The Farm of the Future

How does one make the best use of 166 acres of prime farmland and woodlands located near the center of a thriving Upstate New York city? 

Mike Ingersoll has a pretty good idea. He’s been working with Pitney Meadows Community Farm (PMCF) on its site plan since last spring. The City Council unanimously voted Tuesday to take two big steps forward toward creating what truly will be the farm of the future.

A farm that from the air will look something like this: 

  Project concept presented to the city council for pitney meadows community farm

Project concept presented to the city council for pitney meadows community farm


The City Council voted unanimously both to proceed with a review of PMCF's request for a zoning change on the property and to have the City take the lead on the SEQR environmental assessment. 

So the real work of defining what the farm will be and securing all of the official approvals now truly begins. As their next step in the process, the PMCF Board of Directors is hosting a public forum Sunday, March 5, from 2 to 4 p.m. at Universal Preservation Hall, 25 Washington Street in Saratoga Springs.

Ingersoll, principal at The LA Group, has overseen more than 100 adaptive re-use and planning projects within the City of Saratoga Springs over the past 35 years. He'll share the thinking that has gone into producing that remarkable design above. To join the discussion and participate in designing the future of the farm, please join us. You may RSVP here


PRESERVING THE CITY'S AGRICULTURAL HERITAGE

For more than 30 years, Ingersoll has served as the LA Group’s principal in charge of design services, overseeing more than 60 adaptive re-use and planning projects within the City of Saratoga Springs.

PMCF’s acquisition of the Pitney Farm last December “represents an opportunity to preserve a part of the City’s agricultural heritage and to set aside a large greenspace that’s functional for both the public and agricultural industry,” he says. “This property can serve many needs for the future and. like parkland, can provide the desired resource protection within the city limits.”

“As the city continues to grow, this resource will become more valued,” he adds. “The site’s close proximity to the YMCA, Saratoga Springs High School, Spa State Park, and several trail systems makes it essential to the enlargement of the ‘City in the Country’ concept. As a working farm, it also can promote the many agricultural aspects that this region has historically relied on.”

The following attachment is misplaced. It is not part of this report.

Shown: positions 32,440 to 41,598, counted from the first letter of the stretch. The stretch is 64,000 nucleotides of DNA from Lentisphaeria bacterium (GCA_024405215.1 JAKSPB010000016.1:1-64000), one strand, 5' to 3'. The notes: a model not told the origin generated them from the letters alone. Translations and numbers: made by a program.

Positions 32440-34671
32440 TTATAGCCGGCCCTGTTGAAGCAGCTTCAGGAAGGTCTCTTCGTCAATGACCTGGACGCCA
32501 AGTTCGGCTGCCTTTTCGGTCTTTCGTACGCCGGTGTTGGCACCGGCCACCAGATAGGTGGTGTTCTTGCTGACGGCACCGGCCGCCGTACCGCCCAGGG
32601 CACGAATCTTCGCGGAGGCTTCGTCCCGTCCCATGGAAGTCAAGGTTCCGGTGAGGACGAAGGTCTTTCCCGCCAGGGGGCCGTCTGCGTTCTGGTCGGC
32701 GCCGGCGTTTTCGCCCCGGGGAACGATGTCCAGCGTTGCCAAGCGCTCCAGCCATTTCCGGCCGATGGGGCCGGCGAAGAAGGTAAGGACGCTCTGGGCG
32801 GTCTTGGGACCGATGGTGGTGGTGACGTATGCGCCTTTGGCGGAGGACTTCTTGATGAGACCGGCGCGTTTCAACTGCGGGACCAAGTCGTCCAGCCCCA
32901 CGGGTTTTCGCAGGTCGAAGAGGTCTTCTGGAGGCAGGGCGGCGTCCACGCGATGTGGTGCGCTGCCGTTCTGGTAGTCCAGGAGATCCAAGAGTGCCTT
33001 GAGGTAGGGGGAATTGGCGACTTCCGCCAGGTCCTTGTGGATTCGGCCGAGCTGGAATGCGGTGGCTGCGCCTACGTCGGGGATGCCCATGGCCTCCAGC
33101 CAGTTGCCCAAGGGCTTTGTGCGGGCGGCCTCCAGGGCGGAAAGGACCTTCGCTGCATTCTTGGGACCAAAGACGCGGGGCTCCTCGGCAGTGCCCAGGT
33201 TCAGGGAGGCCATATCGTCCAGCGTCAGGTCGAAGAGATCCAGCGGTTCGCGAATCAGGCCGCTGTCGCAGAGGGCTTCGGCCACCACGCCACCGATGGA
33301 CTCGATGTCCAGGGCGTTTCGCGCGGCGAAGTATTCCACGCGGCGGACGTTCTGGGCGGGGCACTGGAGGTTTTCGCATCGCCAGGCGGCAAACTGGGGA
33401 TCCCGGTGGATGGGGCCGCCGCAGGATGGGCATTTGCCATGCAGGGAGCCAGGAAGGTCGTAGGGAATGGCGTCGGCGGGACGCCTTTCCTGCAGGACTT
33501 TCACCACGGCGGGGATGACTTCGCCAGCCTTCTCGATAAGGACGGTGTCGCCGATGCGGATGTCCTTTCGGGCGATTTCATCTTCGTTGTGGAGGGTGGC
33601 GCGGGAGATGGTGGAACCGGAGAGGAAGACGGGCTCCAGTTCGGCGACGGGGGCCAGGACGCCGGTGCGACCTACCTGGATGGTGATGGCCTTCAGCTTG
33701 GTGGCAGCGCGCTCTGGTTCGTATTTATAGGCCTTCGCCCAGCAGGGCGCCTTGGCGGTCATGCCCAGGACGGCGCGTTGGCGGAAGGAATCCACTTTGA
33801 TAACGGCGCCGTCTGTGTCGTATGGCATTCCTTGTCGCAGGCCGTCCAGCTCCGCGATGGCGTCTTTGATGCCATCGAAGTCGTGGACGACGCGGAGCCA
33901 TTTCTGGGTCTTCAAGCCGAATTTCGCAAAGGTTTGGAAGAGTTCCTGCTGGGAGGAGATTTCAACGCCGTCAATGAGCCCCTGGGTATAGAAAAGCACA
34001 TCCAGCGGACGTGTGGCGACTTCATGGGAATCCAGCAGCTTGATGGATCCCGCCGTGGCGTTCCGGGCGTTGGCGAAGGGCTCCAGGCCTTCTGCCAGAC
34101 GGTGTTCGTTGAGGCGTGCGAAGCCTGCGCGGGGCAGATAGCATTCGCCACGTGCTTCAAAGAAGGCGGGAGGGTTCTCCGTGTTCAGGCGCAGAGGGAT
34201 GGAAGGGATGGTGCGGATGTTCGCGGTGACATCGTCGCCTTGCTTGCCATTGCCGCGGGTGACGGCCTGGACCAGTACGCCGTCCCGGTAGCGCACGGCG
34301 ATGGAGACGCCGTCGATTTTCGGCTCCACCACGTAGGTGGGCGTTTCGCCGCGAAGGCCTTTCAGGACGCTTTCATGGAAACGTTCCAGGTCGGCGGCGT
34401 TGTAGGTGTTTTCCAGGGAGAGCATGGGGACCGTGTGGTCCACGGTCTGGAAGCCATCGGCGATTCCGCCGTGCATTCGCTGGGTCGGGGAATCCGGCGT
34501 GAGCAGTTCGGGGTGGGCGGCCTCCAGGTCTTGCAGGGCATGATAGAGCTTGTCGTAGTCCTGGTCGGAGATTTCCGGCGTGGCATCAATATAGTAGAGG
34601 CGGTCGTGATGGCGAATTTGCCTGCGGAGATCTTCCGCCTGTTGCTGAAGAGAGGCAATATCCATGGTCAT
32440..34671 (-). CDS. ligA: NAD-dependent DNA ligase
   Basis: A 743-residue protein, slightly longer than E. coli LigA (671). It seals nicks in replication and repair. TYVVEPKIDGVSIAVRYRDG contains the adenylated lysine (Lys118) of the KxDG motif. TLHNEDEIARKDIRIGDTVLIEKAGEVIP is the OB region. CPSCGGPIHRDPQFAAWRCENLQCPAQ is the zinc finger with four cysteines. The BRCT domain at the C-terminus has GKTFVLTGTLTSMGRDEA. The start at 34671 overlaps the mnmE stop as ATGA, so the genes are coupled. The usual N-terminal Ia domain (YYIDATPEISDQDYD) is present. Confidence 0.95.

PMCF wants to use the property to for agriculture, education, trails, and housing for PMCF staff, students and interns. Its proposed change in zoning must be approved by the City Planning Board, the City Design Review Commission, and the County Planning Board.

These entities, says Ingersoll, will consider such elements as building placement and size, utility connections, vehicular access, parking and storm water management.  As required by the State Environmental Quality Review Act (SEQRA),  environmental reviews will be conducted for traffic, noise, visual impacts, magnitude of site usages, fire and access, as well as any public recreation, educational or outdoor activities.
 

A FUNCTIONAL AND AESTHETIC VISION

In the site plan, The LA Group has produced what Ingersoll calls a "functional and aesthetic vision of the property that respects the property’s unique setting and balances all project components, such as building placement, parking, deliveries, public access, and agricultural areas.”

“The plan aims to provide a balance of the community’s desires, while providing for the agri-business needs for the farm, maintaining flexibility and sustainability for the future of the property, and any likely adjustments as time goes on,” he adds.

The process of developing the plan started when Ingersoll sat down with the PMCF Board of Directors to identify expectations for the property’s special layout needs and programs that support PMCF’s business plan.  A half-dozen team members then visited and walked the property to observe the property’s natural and man-made attributes.

“Simultaneously, we assembled as much of the data that was available for the property such as surveys, topographic information, wetland locations, vegetative analysis, soils information, utility availability, pedestrian and vehicular access, and any previous studies performed, such as the conservation easement requirements for this site,” Ingersoll said. “We also obtained an understanding of the local land use regulations and restrictions for the property.”

"This is a historic moment,” Ingersoll told the City Council Tuesday night in presenting the plan. “We are about to endeavor into assuring that the vision to which you all committed in helping to purchase this property and setting the easements actually becomes reality. This is a tremendous opportunity and vision that helps to unify where we're headed.”

Dan Forbush with Miranda Sullivan, Assistant Publisher